THE Regional Comprehensive Economic Partnership (RCEP) is likely to have greater impact on incomes than the Trans-Pacific Partnership (TPP), the Asian Development Bank (ADB) said.
In a study, the ADB found that RCEP implementation adds $263 billion to global income, based on 2030 baseline projections, Cyn-Young Park, ADB director for Regional Cooperation and Integration, Economic Research and Regional Cooperation Department said in a webinar on Thursday.
The RCEP is a trade deal involving Australia, China, Japan, South Korea, New Zealand and the 10 members of the Association of Southeast Asian Nations (ASEAN). It has been in force in 11 countries since Jan. 1.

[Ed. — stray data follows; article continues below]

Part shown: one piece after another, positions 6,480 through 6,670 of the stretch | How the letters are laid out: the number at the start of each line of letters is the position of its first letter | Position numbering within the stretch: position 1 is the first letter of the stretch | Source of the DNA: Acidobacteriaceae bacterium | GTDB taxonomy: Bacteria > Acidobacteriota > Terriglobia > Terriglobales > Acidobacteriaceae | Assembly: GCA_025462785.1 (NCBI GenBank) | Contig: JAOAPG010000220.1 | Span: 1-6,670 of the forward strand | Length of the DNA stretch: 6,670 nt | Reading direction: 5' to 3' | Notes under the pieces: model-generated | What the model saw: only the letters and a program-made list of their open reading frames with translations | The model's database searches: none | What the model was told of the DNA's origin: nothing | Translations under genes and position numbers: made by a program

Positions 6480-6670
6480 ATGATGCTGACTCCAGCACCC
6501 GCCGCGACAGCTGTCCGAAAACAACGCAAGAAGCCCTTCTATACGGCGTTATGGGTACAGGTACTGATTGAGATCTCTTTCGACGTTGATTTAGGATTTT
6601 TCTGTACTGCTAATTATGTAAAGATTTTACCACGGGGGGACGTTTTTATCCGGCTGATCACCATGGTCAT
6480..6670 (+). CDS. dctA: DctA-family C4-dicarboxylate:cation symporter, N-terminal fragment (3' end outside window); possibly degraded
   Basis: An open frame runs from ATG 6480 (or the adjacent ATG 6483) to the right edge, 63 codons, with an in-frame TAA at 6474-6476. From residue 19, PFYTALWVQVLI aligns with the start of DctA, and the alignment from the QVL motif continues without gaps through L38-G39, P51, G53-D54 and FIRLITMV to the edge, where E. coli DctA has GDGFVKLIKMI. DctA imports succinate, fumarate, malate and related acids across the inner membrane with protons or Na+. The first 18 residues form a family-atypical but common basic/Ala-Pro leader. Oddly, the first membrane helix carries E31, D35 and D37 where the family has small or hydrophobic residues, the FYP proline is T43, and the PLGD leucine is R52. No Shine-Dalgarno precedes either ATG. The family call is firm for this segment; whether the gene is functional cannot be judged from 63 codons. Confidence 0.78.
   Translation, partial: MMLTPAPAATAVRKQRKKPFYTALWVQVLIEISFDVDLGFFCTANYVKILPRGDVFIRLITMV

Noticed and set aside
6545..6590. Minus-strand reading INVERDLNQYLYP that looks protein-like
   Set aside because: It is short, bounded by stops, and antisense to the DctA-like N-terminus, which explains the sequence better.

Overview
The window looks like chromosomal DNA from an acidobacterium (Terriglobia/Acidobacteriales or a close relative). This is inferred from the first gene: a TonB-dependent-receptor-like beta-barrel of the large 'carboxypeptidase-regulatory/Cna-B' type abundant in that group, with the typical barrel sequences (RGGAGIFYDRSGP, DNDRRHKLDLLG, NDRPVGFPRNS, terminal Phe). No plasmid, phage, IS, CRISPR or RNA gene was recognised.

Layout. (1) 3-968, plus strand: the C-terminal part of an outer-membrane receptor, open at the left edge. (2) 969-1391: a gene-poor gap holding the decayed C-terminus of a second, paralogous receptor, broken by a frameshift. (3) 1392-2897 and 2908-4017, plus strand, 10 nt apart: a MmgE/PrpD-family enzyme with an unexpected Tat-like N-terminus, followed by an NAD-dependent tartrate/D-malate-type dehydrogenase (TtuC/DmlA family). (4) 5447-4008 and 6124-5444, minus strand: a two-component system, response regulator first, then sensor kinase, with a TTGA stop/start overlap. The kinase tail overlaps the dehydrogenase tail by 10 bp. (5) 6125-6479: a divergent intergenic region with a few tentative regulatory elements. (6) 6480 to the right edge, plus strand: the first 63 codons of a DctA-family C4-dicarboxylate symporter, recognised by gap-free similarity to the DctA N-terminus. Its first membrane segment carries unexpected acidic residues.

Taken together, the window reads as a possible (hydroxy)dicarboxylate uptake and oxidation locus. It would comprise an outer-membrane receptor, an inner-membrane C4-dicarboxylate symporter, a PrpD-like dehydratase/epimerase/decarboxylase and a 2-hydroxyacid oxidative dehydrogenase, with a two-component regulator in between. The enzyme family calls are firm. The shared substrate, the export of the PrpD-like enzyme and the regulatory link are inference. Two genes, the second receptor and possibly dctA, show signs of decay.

Meanwhile, the Comprehensive and Progressive Agreement for Trans-Pacific Partnership (CPTPP) is expected to add $188 billion.
“The income gains (for RCEP) are somewhat greater than those from the CPTPP,” she said.
The CPTPP is a trade deal among Australia, Brunei, Canada, Chile, Japan, Malaysia, Mexico, New Zealand, Peru, Singapore, and Vietnam.
“In terms of export effects, the patterns are quite similar to income effects,” Ms. Park said.
RCEP adds $496 billion to world exports, while the CPTPP adds $312 billion.
President Rodrigo R. Duterte ratified RCEP on Sept. 2, 2021. The Senate failed to give its concurrence before it adjourned on Feb. 3 for the election break.
Groups such as the Federation of Free Farmers have said that safeguards for the agriculture sector need to be in place before the Philippines signs on to the deal.
Trade Assistant Secretary Allan B. Gepty has said that delayed participation in the RCEP will send the “wrong signal” to investors and put Philippine businesses at a disadvantage in the region. — Jenina P. Ibañez